“Don’t worry Marge. America’s healthcare system is second only to Japan, Canada, Sweden, Great Britain… well, all of Europe. But you can thank your lucky stars we don’t live in Paraguay.” – Homer Simpson
Archive for May, 2010
The humane but determined boys down at No Pun Intended have put up a fantastic Phil Hartman tribute that is chock full of video, with everything from Simpsons to Saturday Night Live to Newsradio. Many of these are famous, but some of them are quite obscure. Sadly, Hulu does not have one of my all time favorite Hartman as Clinton skits, Real Stories of the Arkansas Highway Patrol. COPS has become such a part of the culture that we now call men’s undershirts “wifebeaters”, but back then it was all new. Seeing Hartman as the abused husband, in a wifebeater, was really funny at the time. As with all old SNL skits, I’m not sure how well it has aged, but the transcript reads pretty well:
State Trooper Glenn McRae: Alright, ma’am, everything seems to check out fine. Would you be interested in going back to the patrol car, and performing a sex act on the governor?
Which brings me to Hartman’s episode of The Critic, “Eyes on the Prize”. Skip to the 6:40 mark to hear Hartman as Adolf Hitmaker, personal image consultant:
Hartman also did Jay’s agent, the raucously slimy Bernie Wasserman, it’s right at the beginning. Watch a littler further and Hartman shows up again as Jay’s old teacher Professor Blowhard:
Heh heh, “green peaness”. That always gets me.
Image used under Creative Commons license from Flickr user Salim Virji.
“I think stealing cable is wrong. So I’m choosing not to watch it in the hope that others will follow my example. It’s the last you’ll hear from me on the matter. Thank you for your time.” – Lisa Simpson
We’re no strangers to traffic whoring here at the Dead Homer Society. (Will Pornography Monday return this summer? You get two guesses, but you’re only going to need one.) But even I have my limits, and this week there are some things I’m boycotting completely and not linking. The first is a World Cup video Nike made to showcase their stable of athletes; Homer’s in it for a split second and I couldn’t care less. The second is the numerous radio station “blogs” that put up a screen capture of Zombie Simpsons’ Lost related chalkboard item this week. I put blogs in quotes because many of these sites are identical (same text, same image, same layout), they’re just for different radio stations that are, no doubt, owned by the same conglomerate. Remember what Mad Jon said about the DJ 3000 being real? Well those carbon copy web pages are what the DJ 3000 looks like on the internet. Also, Entertainment Weekly put Homer on their cover, but their website is so poorly designed that I’m not even going to bother. Hmmm, maybe I’m still grumpy from seven straight weeks of new Zombie Simpsons? Nah. Of course, we’ve also got some excellent usage (much in relation to series finales), some poor usage, some art, and an escape from video game damnation.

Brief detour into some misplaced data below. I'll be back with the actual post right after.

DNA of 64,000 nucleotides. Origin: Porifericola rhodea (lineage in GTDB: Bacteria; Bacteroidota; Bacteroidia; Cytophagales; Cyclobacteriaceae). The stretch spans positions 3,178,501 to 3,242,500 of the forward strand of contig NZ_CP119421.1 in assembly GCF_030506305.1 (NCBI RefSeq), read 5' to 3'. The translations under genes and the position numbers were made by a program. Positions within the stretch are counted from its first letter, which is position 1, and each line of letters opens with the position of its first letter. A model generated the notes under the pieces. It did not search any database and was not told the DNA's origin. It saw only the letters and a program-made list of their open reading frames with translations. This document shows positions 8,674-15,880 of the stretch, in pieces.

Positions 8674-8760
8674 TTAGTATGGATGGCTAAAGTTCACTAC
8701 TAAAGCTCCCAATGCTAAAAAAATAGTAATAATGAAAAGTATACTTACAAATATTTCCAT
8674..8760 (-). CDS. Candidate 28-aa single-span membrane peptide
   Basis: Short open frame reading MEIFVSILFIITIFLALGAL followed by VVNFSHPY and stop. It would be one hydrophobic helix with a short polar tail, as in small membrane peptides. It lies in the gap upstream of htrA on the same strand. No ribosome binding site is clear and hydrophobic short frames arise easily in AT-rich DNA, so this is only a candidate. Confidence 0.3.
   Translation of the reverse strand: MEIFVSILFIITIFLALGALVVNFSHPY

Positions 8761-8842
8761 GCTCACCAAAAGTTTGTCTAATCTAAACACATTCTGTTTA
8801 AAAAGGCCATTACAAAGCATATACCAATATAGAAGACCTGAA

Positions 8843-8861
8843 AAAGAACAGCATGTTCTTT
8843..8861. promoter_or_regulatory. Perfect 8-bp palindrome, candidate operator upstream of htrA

9th drawing: Baby Bart Simpson – This is a rather hypnotic YouTube of someone drawing Bart as a baby. There are a few others in the series.
How to draw Maggie Simpson – Maybe I’m the only one who likes watching people draw things, but I find these fascinating.
Cubee – Ned Flanders – If I were allowed to use scissors I’d try and make this. Awesome.
10 Famous Wingmen – Milhouse is on here. Other than that, quite lame.
To Paraphrase The Simpsons – Excellent usage:
Bart – "Dad, why did you take me to a gay logging camp?"
Homer – "I don’t know!"
Click through for the picture that explains it.
Grill with Homer Simpson – Not really, but grilling season is coming up. Good Morning Burger, anyone?